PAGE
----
Thursday, March 25, 2010

The March


Primero que nada, Partagas Benji Master Series cigar... amazing. Smoking it right now. One of the best I've ever had.


Tonight, I missed meeting with my brothers from other mothers at our Eagle & Child forum. Instead, I attended the march organized by Emilio and Gloria Estefan to stand in solidarity with Las Damas De Blanco (the Ladies in White).


I don't know what the final numbers are, but I guarantee you there were several thousands gathered there today; mostly Cubans of course, but folks from different nationalities as well. Flags I saw represented there; Argentina, Chile, Nicaragua, Spain, Colombia, Venezuela, United States of America.

Gloria Estefan gave an amazing speech, honoring Las Damas, and their peaceful and lonely battle for freedom. These women persevere; they are tenacious. As we were meeting in their honor, they were walking the streets of Havana, again, bruised and beaten; never giving up their struggle. Mr. and Mrs. Estefan walked with us; as did other local celebrities. Of course, most people couldn't help but notice they were there. But their celebrity status didn't seem to obscure the intent of the march. The crowd and the organizers did everything with great reverence and tact.

A prayer was given by a local clergyman. His prayer was powerful. A moment of silence was observed (it wasn't too long though. After all, we are Cuban and we don't deal with silence very well).

The National Anthem of our beautiful country, the land that lovingly embraced our parents and grandparents, was played and yes, sung by the throngs of people gathered their. I was so moved by it, I could barely sing along. Watching the American flags flying high next to the Cuban flags makes so much sense to me. A dance of red, white and blue, signifying pride and loss; life and liberty.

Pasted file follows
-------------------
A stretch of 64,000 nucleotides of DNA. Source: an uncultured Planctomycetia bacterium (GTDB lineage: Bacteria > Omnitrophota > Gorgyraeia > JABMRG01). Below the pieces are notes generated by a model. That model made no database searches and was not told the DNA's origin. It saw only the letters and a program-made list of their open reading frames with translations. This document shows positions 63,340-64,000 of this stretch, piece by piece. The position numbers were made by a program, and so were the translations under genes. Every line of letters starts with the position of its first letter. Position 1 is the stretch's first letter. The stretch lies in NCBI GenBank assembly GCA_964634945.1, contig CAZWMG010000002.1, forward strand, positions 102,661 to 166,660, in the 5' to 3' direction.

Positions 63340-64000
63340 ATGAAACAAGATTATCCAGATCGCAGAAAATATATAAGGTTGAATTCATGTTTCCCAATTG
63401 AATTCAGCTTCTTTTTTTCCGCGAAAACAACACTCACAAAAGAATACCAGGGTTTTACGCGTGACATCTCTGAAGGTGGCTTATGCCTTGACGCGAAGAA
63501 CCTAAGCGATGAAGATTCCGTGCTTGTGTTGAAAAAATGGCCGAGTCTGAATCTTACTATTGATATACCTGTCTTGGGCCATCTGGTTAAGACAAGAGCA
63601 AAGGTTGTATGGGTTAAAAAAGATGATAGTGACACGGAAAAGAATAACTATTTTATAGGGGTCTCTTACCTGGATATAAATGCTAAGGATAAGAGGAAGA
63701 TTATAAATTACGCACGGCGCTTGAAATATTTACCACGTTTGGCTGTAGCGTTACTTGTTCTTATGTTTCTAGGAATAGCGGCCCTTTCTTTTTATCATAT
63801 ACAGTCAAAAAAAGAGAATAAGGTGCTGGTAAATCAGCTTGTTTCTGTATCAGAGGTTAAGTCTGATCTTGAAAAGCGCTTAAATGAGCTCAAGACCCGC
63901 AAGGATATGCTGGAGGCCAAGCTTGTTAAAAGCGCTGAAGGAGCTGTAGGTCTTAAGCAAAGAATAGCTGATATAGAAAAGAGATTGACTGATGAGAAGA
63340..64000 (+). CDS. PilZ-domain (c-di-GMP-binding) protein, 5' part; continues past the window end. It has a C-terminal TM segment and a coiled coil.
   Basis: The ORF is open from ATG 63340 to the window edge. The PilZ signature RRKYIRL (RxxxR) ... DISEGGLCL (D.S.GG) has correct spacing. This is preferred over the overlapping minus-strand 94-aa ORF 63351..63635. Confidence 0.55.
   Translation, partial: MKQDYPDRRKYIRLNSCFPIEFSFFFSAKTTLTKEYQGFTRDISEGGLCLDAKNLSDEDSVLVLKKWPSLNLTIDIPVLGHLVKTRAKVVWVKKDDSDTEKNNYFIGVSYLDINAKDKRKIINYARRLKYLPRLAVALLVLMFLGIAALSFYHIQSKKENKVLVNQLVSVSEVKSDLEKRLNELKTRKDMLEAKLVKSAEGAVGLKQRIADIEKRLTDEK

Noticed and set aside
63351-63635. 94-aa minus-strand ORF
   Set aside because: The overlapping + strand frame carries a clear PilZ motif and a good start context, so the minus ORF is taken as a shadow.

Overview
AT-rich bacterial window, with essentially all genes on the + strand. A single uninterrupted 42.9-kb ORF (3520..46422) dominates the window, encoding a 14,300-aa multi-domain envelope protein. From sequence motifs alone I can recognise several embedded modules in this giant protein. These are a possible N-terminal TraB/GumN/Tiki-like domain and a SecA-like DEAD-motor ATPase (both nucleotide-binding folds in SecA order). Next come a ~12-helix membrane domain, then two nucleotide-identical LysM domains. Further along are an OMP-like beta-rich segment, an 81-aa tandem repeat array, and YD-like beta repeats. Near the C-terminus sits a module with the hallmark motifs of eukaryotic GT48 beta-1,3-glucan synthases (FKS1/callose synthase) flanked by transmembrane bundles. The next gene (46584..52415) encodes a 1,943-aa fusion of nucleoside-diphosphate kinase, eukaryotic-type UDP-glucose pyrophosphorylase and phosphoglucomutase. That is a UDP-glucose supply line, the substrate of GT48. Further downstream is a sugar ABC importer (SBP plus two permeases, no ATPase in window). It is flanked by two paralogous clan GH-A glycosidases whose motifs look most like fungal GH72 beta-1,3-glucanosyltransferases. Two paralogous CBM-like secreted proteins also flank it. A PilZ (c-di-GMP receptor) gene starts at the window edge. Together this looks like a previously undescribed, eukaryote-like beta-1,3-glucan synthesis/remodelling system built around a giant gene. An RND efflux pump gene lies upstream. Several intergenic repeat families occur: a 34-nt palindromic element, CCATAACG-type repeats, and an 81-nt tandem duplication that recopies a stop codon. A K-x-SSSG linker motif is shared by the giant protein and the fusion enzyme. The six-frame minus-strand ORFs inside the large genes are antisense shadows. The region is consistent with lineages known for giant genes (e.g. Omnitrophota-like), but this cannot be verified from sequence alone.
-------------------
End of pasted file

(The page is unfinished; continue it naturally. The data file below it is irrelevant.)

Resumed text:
When the Cuban Anthem was played, there was pain in the voices. It was sung louder than the American Anthem of course. But still, one couldn't help but notice the mixture of pride and loss in the voices.

The best part of the march was being able to experience it with my 11 year old daughter, my father and my mother.

The "old guard" of Cubans was amazing to see too. These are the ones who really appreciate what the United States represents. You can see it in their sage faces. Their eyes have a wisdom from a life experience that has allowed them to appreciate this country as much as the greatest American patriot. They have felt the sting of oppression, and the exhilaration of liberty. I love being with them; especially my mom and dad. It's hard though, because even after more than 50 years, their wounds are still fresh.

It's late, I'm tired and I think I'm rambling. But most of all, I'm hurting tonight for the Cuban people; even for those who are inflicting pain on others who are crying out for that liberty. There is so much anger and rage and confusion in that place of loss and memory.

My little girl went to bed late tonight. She was really tired. She asked me if she should request a prayer for Las Damas tomorrow at school. I told her it was a great idea. I'll pray with her before she goes to school. I think I'll have a talk with God now too, over this cigar.






Monday, March 22, 2010

Cuba Blog


Time to let the cat out of the bag. I went to Cuba in December, and contrary to popular belief, there are still cats in Cuba (meaning they are no longer part of a daily diet).

I went to Cuba because an opportunity opened up for me to go, and because I just had to go. There was a time last year where I had made a firm decision that I would never go, caught up in anger and pain over the injustices that are occurring on the island. Then I realized that there are people there, and that these people are desperate for something; anything besides the life of despair they live in. I met amazing people, cried with them, laughed with them; even met family I never knew existed because of time, pain and polarization. Going to Cuba changed me, yes. But more importantly, the Gospel changed me yet again. The term "Cubanaso Gospel" has taken on a whole new meaning for me.

I'm still working on my photo blog. The reality of Cuba makes me feel I need to be selective with the photos I post, lest I jeopardize people on the island. But it's a great story. I hope you enjoy it.

Here's the photo blog.